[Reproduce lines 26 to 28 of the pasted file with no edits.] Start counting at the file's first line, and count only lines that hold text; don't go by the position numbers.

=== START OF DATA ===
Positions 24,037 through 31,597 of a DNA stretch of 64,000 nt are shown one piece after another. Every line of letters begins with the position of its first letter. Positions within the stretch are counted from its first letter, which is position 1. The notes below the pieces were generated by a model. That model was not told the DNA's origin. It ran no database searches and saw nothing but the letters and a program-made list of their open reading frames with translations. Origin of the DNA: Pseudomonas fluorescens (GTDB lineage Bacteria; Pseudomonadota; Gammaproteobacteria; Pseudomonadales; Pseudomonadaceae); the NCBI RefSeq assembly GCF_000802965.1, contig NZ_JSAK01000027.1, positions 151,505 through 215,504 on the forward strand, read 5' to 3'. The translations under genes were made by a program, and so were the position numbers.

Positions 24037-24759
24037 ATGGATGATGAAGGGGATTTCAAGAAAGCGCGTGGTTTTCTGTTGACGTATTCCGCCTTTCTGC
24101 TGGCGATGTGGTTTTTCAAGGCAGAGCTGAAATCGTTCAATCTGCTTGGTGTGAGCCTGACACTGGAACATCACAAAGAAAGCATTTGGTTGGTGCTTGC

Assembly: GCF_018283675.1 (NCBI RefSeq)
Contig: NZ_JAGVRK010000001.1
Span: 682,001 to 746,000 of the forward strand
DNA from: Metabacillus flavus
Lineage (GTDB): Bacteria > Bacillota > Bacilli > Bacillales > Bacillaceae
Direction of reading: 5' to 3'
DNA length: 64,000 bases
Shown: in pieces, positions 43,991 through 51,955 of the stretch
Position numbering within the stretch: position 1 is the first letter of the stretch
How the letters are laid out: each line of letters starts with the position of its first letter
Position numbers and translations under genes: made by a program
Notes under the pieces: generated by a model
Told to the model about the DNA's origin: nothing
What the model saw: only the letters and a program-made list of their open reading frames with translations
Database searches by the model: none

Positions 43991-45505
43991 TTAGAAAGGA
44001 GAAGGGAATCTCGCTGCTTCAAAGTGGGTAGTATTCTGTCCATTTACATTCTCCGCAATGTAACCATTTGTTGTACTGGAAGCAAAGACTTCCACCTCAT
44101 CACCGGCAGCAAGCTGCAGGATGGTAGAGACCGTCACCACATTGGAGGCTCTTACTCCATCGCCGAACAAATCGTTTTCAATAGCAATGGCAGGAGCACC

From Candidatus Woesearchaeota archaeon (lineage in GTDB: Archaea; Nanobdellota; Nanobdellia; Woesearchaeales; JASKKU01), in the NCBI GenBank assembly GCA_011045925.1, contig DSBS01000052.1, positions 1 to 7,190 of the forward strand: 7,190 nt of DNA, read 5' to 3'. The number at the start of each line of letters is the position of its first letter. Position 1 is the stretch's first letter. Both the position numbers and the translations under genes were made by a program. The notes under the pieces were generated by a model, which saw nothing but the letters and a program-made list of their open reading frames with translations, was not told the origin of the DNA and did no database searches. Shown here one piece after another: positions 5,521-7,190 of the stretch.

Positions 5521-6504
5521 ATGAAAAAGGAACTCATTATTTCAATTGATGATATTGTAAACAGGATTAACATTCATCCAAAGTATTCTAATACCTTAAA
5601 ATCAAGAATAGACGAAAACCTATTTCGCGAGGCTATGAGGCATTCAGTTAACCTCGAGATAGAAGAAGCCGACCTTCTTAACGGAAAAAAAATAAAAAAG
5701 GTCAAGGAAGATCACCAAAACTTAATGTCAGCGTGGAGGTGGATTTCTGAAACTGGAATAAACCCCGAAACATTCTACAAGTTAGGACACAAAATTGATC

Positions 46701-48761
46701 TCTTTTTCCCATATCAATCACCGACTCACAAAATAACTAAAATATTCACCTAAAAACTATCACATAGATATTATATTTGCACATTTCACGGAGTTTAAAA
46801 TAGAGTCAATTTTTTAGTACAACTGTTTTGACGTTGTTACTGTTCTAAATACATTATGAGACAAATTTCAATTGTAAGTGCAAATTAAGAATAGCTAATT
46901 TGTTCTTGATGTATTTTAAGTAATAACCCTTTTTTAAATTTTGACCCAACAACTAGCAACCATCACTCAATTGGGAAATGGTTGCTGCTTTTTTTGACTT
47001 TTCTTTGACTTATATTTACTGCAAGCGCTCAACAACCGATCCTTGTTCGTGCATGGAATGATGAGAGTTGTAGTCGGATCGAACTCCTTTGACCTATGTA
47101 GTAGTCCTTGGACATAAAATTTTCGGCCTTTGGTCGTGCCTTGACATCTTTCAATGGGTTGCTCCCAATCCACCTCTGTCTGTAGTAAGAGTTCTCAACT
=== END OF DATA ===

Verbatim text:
5521 ATGAAAAAGGAACTCATTATTTCAATTGATGATATTGTAAACAGGATTAACATTCATCCAAAGTATTCTAATACCTTAAA
5601 ATCAAGAATAGACGAAAACCTATTTCGCGAGGCTATGAGGCATTCAGTTAACCTCGAGATAGAAGAAGCCGACCTTCTTAACGGAAAAAAAATAAAAAAG
5701 GTCAAGGAAGATCACCAAAACTTAATGTCAGCGTGGAGGTGGATTTCTGAAACTGGAATAAACCCCGAAACATTCTACAAGTTAGGACACAAAATTGATC